World’s First Microship Sails into Saratoga Passage
This was my small-town local paper for the 13 years I lived on Camano Island… a time that was actually a decade longer than intended (life has a way of doing that to you, especially when projects become too complex). At the time of this story, we had only been on the island for a little less than 2 years, much of which was taken up with building the 3000 square-foot lab and resuming the high-energy boat work that had begun in Silicon Valley.
The photos (by Natasha Clarke) are from this first test of the landing gear. A much more technically detailed tale is in the Microship Status Report about the event, and a huge piece about the entire 10-year project is here.
by Claudia Reed
October 12, 1999
Giving his Internet followers and sponsors a vicarious thrill, Camano’s Steven Roberts launched his high-tech, low-impact Microship, last week.
“I gotta tellya, it was beautiful,” he wrote in Issue 131 of his on-line newsletter, “The Nomadness Report.“
It’s likely that the report was sent from the on-board computer system as the oversize kayak, with folding solar-panel array, cruised Saratoga Passage.
On Sept. 21, the day before the news hit the Internet, Roberts and friends walked the 20-foot, pedal- and-sail-powered, first-ever Microship down hill to the boat launch at Camano City. There, Roberts wrote, it rolled into the water “with nary a trailer or tow vehicle in sight.” After pulling levers to retract the landing gear wheels and deploy the hydraulic rudder and pedal drive unit, Roberts went “zipping off across calm waters at about four knots.” When a wind came up, he retracted the drive unit and “pulled a couple of lines” to unfurl the sail.
If Roberts, at work on another book, fails to check the Microship’s depth sounder, the latch assembly holding the probes built in to test the conditions of America’s in-land waterways and other down-thrusting attachments will rotate and de-couple from the boat.
The week-long sail through Puget Sound is, Roberts wrote, a “preview of coming attractions” for a two-year tour of America’s inland waterways scheduled to begin next June.
Roberts’ sponsors, who include Sony, Motorola, Reebok, Sharp Electronics, Shiva Environmental Systems and the Scripps Institution of Oceanography, are watching closely.
Those interested in environmental impacts will be glad to know that the Microship will not leak gas, oil and other toxins into the nation’s waterways. There is no motor.
Some corporate sponsors may be asking themselves whether this prototype is marketable as the vehicle of choice for a portion of the play-on-the-water set.
Such companies as Reebok may be considering the advertising potential associated with Roberts’ latest, well-publicized adventure.
The Oceanographic Institute is interested in data on river life, depth, temperature, flow and other conditions that will be continuously sampled by Roberts’ mostly home-made, high-tech equipment. Writing as he travels, Roberts plans to compare modern conditions with those noted in the journal written by his grandfather who built a boat and sailed down the Mississippi in 1910.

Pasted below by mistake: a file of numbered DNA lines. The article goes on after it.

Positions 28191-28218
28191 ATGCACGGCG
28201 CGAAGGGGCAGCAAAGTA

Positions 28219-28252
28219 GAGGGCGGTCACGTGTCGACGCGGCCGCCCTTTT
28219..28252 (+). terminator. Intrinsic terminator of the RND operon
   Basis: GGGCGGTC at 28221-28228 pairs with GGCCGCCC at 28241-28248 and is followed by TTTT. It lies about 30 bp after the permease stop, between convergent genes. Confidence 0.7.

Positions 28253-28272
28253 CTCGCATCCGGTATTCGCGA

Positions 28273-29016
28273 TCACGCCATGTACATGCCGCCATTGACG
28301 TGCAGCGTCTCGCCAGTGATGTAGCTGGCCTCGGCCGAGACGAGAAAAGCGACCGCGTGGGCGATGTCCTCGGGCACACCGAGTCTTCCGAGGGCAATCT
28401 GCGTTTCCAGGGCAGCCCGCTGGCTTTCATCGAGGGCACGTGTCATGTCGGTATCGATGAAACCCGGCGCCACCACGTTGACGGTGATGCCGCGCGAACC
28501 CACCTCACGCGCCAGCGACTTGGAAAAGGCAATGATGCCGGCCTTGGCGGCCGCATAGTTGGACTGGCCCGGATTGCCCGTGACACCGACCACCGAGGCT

The parallel journeys could also contribute to the “nature versus nurture” controversy on what makes us the people we are. Roberts was an adopted child who knew nothing about his biological grandfather until he was an adult devoted to travel adventures.
One such adventure, a 10,000-mile exploration of the United States in an invention called the Winnebiko, received international attention.
Created in 1983, the vehicle combined a recumbent bicycle with a five-watt solar panel to power the computer mounted on the handlebars. The computer mouse was wired into Roberts’ helmet and directed through head movements, enabling him to write as he traveled.
Before the journey was over, Roberts had appeared on the Donahue show, CBS Morning News and television features shown in Japan and Australia. Roberts also wrote and published a book on his adventure, Computing Across America.
A later version, Winnebiko II, had 20 watts of solar panels, a two-meter ham radio and 54 speeds. That version covered another 6,000 miles. Next came the Behemoth, with 82 watts of solar panels covering the top of a cart attached to the back, 105 speeds, satellite navigation, a cooling system for the helmet, a six-level security system, computer-generated maps, speech synthesis and navigation and a host of other high-tech innovations.
By the time the self-taught Roberts considered installing some of the same equipment in the Microship, he was offered the use of lab space at the University of California at San Diego in return for teaching classes in electrical engineering. He then accepted an offer from Apple Computers to use one of the company’s buildings in California’s Silicon Valley.
Silicon Valley, however, wasn’t the right atmosphere for Roberts’ creative genius. After touring the coast for the right port, he purchased a home within walking distance of the Camano City boat launch and transferred the project to the adjacent workshop.
On Camano, Roberts had the help of students taking part in his “Geeks Vacation Program.” His wife Lisa, a former London resident he had met through the Internet, helped out with not only the original Microship, but with a companion vessel that will enable her to accompany him on the two-year journey.
It took a year to complete the work of “interfacing of components designed for half-ton shock loads with the delicate skins of a canoe,” Roberts wrote.
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